Tuesday, September 12, 2017

Cities showcase collaboration during Irma: Social media and mutual aid

A crisis can often bring people together in ways we don't expect. The past week with Irma's progress has illustrated in several ways how crises bring out the collaborative spirit in South Carolina cities.

There are so many great examples of leaders of South Carolina cities and towns taking full advantage of the collaborative nature of social media as they anticipated impact from Irma. Elected officials, police chiefs, EMD officials and others made frequent use of Facebook Live and posted often with safety updates and photos/videos of affected areas.

Facebook followers could adjust their personal settings to get notifications when a Facebook Live event was happening helping hundreds of people stay on top of the ever-changing forecast.

Coastal cities leverage social media
Take a look at what a couple of coastal cities have been doing.

Bluffton: A constant stream of photo and video updates on Facebook gave residents who stayed and those who evacuated up-to-the-minute updates on flooding, evacuation routes and general safety tips. Mayor Sulka’s informal and frequent updates prompted lots of positive feedback from residents and others who have visited Bluffton.

Several Facebook posts gave shout-outs to city staff members who were quickly dispatched to clean up debris. The town Facebook page and the police department Facebook cross-posted many posts allowing a great reach for both.

The town's Facebook page also shared links to the Governor's press conferences and other messages from the state Emergency Management Division.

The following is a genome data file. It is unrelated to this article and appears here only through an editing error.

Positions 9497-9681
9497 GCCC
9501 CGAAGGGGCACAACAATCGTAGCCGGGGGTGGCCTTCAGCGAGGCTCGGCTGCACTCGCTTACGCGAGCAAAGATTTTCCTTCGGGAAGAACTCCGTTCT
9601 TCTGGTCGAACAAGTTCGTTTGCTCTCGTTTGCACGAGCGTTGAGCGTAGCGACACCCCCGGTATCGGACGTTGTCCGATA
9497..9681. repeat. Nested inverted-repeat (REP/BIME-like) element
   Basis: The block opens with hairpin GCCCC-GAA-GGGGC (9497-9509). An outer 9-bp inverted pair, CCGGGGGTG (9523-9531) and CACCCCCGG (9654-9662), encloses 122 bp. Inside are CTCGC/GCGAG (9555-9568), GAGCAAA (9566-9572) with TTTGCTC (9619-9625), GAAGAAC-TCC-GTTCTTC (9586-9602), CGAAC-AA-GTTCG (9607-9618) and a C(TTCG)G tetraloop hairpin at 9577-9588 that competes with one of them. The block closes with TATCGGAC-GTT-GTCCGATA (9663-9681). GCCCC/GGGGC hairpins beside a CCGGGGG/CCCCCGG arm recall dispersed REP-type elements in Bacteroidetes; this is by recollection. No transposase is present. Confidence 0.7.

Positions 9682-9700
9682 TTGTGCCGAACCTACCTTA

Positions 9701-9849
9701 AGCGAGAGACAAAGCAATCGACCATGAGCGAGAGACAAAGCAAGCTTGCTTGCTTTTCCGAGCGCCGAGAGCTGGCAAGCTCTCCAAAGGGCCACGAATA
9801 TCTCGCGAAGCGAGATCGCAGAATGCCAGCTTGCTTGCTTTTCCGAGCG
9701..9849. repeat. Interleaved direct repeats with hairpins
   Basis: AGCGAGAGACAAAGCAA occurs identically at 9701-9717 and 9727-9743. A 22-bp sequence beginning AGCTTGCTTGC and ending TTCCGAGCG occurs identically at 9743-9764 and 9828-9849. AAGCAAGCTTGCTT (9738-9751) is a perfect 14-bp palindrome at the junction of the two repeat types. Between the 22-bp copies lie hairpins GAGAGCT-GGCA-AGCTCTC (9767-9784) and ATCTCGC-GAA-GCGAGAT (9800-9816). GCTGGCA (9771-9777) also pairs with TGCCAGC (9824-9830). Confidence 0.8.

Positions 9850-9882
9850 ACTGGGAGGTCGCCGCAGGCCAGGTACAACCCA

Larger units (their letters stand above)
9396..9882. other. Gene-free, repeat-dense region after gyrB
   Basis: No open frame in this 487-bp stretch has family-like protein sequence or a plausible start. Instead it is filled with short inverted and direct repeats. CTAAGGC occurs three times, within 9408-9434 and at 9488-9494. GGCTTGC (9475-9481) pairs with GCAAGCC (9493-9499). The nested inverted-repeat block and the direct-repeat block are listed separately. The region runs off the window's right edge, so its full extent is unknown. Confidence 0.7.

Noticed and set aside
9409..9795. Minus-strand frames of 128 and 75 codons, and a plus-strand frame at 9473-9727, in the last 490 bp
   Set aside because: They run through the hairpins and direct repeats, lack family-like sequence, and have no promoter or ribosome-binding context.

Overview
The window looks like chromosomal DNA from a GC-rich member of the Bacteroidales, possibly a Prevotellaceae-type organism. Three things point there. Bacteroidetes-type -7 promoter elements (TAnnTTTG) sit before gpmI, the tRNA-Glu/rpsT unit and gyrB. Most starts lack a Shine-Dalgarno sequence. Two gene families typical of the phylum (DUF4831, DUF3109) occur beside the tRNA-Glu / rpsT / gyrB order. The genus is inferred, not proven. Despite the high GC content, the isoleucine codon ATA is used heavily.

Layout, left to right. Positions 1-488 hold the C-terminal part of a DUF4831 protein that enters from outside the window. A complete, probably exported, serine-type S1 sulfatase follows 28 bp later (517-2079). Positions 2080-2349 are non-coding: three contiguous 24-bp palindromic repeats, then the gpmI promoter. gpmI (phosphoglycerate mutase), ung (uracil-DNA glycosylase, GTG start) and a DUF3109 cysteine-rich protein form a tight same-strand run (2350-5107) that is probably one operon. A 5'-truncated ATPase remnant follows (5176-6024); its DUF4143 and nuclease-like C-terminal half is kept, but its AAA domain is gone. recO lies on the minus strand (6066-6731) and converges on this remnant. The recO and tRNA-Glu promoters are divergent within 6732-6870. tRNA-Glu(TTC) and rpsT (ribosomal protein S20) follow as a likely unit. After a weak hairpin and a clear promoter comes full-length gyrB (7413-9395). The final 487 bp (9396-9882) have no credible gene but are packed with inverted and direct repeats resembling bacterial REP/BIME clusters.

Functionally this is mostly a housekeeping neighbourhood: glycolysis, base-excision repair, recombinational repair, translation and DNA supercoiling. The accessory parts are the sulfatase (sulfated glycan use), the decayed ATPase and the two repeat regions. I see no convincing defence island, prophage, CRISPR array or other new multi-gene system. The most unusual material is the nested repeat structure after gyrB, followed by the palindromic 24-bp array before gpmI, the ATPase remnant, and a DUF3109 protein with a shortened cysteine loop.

Edisto Beach: With their second big hurricane hit in less than a year, Edisto officials already knew the power of social media to disseminate safety information and help residents find out about the state of their property. In fact, during the aftermath of Matthew, Mayor Jane Darby’s Facebook post about the plight of Nichols went viral and brought in many offers of help for the small Pee Dee town even while her own town was digging out. The Irma response was no different. 

Mayor Darby used her page to keep people informed, while also cross-posting with the town’s page and the police department’s page.

The Edisto Beach Facebook page also shared links to local news media coverage giving residents and others a one-stop-shop for information.

Mutual aid for municipal electric utilities
The state’s 21 electric cities initially came together more than 30 years ago to form the SC Association of Municipal Power Systems to serve as a conduit for mutual aid in emergencies. The power of this collaboration is never more evident than in a situation like Irma.

Jimmy Bagley, Rock Hill’s deputy city manager, has long been the point of contact for SCAMPS member-utilities offering and needing assistance. Already, Camden has sent crews to help in Sandersville, GA. Crews from several SCAMPS cities are on site today in Seneca and Laurens helping to restore power. Additionally plans are in place for a caravan of SCAMPS crews and equipment to leave tomorrow morning to assist the Jacksonville Energy Authority.

Watch for upcoming posts with tips on using social media in a crisis.

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